Those urging “restraint” in our state’s bid to become Amazon’s second headquarters site are not doing us any favors (“Bid for Amazon lacks flash, glitz,” Oct. 8).

Remember, we compete — every day — in the global economy. The Amazon enterprise has transformed American business. Why wouldn’t we try to work with them on a global scale, particularly since it already has established regional offices in a cutting-edge building in the North Loop?

Attracting Amazon need not be a zero-sum game. It isn’t always about winners and losers. As Amazon has rolled out distribution centers around the country, too many communities have engaged in economic development wars in an effort to land them and coughed up too much public money. If we’re smart — which we are, as Stuart Smalley reminds us — we can set the rules of the game so we don’t get fleeced.

An educated workforce is one of our strong suits, but to grow our economy we need more workers. Demographic trends indicate there won’t be enough young, homegrown talent to meet the need. So let’s try something else. Let’s build on our already strong economy, attract the best businesses in the world and develop new models for growth.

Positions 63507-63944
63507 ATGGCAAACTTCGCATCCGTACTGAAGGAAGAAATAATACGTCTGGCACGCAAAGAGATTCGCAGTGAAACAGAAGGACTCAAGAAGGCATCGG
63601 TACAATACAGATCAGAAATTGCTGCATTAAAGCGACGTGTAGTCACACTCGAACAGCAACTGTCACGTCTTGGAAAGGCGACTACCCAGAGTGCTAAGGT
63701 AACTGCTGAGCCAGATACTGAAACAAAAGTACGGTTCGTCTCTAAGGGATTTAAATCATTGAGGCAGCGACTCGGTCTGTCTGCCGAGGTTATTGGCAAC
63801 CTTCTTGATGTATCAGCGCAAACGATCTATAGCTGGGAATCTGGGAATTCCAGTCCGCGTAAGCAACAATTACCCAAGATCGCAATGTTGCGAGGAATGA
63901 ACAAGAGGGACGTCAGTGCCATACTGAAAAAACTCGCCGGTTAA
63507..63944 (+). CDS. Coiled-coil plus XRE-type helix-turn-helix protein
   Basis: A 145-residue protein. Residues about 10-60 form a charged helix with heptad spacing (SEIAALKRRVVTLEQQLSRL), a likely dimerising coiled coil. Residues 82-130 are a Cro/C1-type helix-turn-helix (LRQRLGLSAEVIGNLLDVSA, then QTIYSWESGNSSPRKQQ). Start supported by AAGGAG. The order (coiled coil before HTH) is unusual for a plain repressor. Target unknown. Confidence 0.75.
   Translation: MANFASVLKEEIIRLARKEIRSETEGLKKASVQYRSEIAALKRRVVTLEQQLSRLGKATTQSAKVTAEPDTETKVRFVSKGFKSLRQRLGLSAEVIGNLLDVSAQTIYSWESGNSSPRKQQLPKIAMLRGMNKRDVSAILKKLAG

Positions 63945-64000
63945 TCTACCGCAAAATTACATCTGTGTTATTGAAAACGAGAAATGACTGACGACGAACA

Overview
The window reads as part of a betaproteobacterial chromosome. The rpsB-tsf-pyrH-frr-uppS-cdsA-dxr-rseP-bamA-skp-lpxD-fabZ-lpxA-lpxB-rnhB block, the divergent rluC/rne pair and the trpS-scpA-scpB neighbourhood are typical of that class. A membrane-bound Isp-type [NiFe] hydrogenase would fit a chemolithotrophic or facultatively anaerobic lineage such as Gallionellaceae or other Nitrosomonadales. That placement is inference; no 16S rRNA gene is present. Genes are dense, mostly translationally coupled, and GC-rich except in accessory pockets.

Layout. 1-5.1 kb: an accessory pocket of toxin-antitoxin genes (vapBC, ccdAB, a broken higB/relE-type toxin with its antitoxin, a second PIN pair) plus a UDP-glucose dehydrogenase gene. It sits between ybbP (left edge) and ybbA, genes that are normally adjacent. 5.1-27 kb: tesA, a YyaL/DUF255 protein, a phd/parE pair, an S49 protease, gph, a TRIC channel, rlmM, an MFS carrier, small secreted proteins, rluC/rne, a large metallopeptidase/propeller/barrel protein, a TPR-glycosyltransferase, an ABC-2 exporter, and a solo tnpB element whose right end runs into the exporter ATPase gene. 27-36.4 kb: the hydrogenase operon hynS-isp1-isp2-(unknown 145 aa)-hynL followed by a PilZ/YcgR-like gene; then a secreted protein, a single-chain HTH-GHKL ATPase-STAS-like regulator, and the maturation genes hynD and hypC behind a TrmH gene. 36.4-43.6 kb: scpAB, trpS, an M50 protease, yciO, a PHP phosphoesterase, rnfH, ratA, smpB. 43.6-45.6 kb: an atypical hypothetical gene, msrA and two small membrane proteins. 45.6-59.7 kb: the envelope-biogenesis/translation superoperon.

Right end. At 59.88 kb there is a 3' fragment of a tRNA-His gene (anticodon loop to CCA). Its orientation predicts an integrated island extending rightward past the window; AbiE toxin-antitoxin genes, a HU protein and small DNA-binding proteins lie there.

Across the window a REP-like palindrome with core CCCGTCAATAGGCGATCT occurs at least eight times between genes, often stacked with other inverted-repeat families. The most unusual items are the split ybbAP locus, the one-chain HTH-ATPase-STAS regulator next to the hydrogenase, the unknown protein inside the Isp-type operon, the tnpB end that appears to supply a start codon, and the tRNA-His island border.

We may be flyover country, but we’re also the heartland. Our quality of life is unsurpassed. They like us here. We’ve already staked out our values. The creative economy in Silicon Prairie is flourishing because we’ve done the hard work over generations and much of the critical physical, human and cultural infrastructure is in place. Amazon’s site requirements focus primarily on a region’s business climate, not corporate welfare.

Note: To those concerned about protecting homegrown Target and Best Buy, we should not forget the generous and well-deserved governmental assistance afforded those companies for their corporate campuses. In the heartland, the corporate quid pro quo for economic development packages is giving back, which Target and Best Buy do every day. By attracting Amazon, maybe we can teach them something about being a good neighbor.

Rather than retreat under the cover of cultural modesty, let’s go for it and compete — if not with flash, at least with conviction. Making the pitch reminds us how great this place is and how we as a community need to find new ways to grow and prosper.


Chuck Leer, of Minneapolis, is co-founder of 2020 Partners. The opinions expressed here are solely his own.